My name is Liz and I am a huge fan! I read all of your blogs and think you’re a wonderful inspiration. I’m writing because I need a little advice/inspiration/I’m not sure what to call it. You’ve answered a question of mine before (about tips for eating in a dorm) which was great, so thank you so much for that.
I guess my question/situation is how did you get the self confidence to start. In your posts and videos, you talk about accepting yourself at your original weight when you first started Weight Watchers before your started losing weight. I just can’t seem to do this. I guess I’ll give you a little history about myself to help you understand. I’m 21, a college senior (eek!), very very overweight, have tried many diets (including Weight Watchers a few times), I have poly cystic overy syndrome (pcos), and I’m a bulimic/binge eater. I’ve struggled with bulimia since I’ve been a teenager and been in various stages of treatment such as impatient to now individual therapy.
Anyways, all of this information does have a point! This summer I was doing weight watchers and I had some success (I lost about 14 pounds in 2 months). I wanted to lose weight by the time graduation came around but that didn’t happen because coming back to college got me off track. I have a hard time because I live by myself in a dorm so it is very easy to binge and no one will know. I feel so uncomfortable when I’m on campus and when I’m in classes. If I’m sitting in class and people are laughing behind me, I’m worried that they are laughing about me. I’m always worried about what I’m wearing and how it fits. I guess I just want to be normal like other students and have fun and date and go out and not worry about how I look all of the time.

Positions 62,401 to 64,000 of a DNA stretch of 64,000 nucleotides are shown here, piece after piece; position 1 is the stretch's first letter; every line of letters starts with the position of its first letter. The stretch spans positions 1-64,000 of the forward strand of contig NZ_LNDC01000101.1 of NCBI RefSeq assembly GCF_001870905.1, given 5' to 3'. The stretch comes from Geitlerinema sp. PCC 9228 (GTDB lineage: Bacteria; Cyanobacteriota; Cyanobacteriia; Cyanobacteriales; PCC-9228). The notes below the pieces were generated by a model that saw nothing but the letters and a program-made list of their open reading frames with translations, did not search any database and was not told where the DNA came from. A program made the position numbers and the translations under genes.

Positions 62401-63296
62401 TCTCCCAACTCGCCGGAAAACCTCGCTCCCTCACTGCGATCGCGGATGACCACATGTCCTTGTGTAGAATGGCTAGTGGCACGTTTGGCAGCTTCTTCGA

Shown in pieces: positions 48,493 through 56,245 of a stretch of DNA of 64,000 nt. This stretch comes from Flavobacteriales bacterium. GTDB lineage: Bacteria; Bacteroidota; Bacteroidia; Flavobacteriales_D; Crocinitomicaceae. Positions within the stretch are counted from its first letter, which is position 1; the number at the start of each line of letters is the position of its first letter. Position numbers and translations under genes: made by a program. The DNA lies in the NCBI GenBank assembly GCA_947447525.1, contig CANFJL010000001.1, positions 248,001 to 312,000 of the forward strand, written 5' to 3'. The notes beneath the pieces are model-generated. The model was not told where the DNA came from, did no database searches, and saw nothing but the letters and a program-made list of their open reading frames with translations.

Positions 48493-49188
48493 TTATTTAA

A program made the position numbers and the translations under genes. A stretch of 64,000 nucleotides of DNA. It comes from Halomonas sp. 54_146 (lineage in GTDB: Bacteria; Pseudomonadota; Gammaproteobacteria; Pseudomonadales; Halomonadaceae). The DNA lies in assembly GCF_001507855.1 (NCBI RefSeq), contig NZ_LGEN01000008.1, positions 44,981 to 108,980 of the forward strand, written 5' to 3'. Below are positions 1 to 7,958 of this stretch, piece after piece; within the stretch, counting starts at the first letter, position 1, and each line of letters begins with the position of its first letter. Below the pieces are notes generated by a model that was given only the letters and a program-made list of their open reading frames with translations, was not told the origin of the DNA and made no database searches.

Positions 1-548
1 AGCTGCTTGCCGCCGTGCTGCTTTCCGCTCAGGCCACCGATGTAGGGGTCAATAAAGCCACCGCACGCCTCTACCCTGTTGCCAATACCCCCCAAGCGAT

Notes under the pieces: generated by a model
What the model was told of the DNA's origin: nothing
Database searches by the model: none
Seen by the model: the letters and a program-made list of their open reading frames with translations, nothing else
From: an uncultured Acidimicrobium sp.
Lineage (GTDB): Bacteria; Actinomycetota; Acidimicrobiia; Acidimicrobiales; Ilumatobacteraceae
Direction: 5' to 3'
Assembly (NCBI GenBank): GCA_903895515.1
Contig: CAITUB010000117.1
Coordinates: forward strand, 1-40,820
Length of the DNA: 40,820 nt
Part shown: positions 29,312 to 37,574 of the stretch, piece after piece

When I read your posts about exercise or about dieting, I think like oh wow that sounds awesome! Or I wish I could do that, but than I don’t ever think I will be. I don’t want to have to get surgery to lose weight, but I’m afraid one day I will have to. My therapist, my parents, everyone around me seems to think that I can do it, but I don’t think I can lose weight and exercise. I just start plans and they never seem to really go anywhere. I guess when you have more than a hundred pounds to lose, it feels like never ending. I hate exercise because it’s just hard and embarrassing (especially in my college gym when most of the people are like tiny or super athletes). It’s hard to feel motivated to work out again when I want to cry when I leave the gym because I’m so embarrassed that I can’t work out more or harder. I just don’t know where to find the motivation or confidence to start to start on a healthy path.
Sorry this is so long and I hope it’s not too depressing! I just feel like maybe you might have some advice and I would really appreciate any advice you have.
First let me say I am SO sorry it has taken me so long to respond. I came across your email while pulling questions for my latest video and when I read it I knew I had to answer you by writing. This subject is way too emotional for me to do "live."
In my opinion self-acceptance is the hardest part of this journey. I know for me it was and although I didn’t have 100 lbs to lose I felt all the same feelings you are describing. If people were giggling I thought they were giggling about me. If I was on the beach I thought people were whispering about how bad I looked. If I was eating I thought people were judging me.
All these feelings made it very hard to stick to any kind of weight loss plan and actually caused me to gain more and more weight. I’d start off really strong. Then get depressed which inevitably would lead me to lose all motivation and ultimately, I’d binge.